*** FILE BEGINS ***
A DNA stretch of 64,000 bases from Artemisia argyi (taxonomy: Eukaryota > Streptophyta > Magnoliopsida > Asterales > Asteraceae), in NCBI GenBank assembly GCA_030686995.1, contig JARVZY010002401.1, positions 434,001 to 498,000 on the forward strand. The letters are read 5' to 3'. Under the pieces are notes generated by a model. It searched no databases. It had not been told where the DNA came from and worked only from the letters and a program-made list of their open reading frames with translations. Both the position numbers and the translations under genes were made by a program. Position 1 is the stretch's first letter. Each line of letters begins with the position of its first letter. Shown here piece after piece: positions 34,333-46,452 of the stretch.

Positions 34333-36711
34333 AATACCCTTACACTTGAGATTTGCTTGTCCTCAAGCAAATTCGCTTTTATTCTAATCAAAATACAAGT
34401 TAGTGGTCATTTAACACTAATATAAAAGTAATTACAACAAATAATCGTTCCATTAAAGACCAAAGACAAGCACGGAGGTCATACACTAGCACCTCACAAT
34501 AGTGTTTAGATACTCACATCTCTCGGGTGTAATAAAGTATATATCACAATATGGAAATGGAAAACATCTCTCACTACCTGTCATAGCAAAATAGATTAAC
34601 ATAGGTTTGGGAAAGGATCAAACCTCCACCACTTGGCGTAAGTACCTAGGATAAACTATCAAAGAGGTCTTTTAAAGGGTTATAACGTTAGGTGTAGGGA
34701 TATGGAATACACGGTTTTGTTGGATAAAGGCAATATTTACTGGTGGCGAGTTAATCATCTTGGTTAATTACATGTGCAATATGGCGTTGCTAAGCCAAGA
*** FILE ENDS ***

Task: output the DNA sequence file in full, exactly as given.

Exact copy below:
A DNA stretch of 64,000 bases from Artemisia argyi (taxonomy: Eukaryota > Streptophyta > Magnoliopsida > Asterales > Asteraceae), in NCBI GenBank assembly GCA_030686995.1, contig JARVZY010002401.1, positions 434,001 to 498,000 on the forward strand. The letters are read 5' to 3'. Under the pieces are notes generated by a model. It searched no databases. It had not been told where the DNA came from and worked only from the letters and a program-made list of their open reading frames with translations. Both the position numbers and the translations under genes were made by a program. Position 1 is the stretch's first letter. Each line of letters begins with the position of its first letter. Shown here piece after piece: positions 34,333-46,452 of the stretch.

Positions 34333-36711
34333 AATACCCTTACACTTGAGATTTGCTTGTCCTCAAGCAAATTCGCTTTTATTCTAATCAAAATACAAGT
34401 TAGTGGTCATTTAACACTAATATAAAAGTAATTACAACAAATAATCGTTCCATTAAAGACCAAAGACAAGCACGGAGGTCATACACTAGCACCTCACAAT
34501 AGTGTTTAGATACTCACATCTCTCGGGTGTAATAAAGTATATATCACAATATGGAAATGGAAAACATCTCTCACTACCTGTCATAGCAAAATAGATTAAC
34601 ATAGGTTTGGGAAAGGATCAAACCTCCACCACTTGGCGTAAGTACCTAGGATAAACTATCAAAGAGGTCTTTTAAAGGGTTATAACGTTAGGTGTAGGGA
34701 TATGGAATACACGGTTTTGTTGGATAAAGGCAATATTTACTGGTGGCGAGTTAATCATCTTGGTTAATTACATGTGCAATATGGCGTTGCTAAGCCAAGA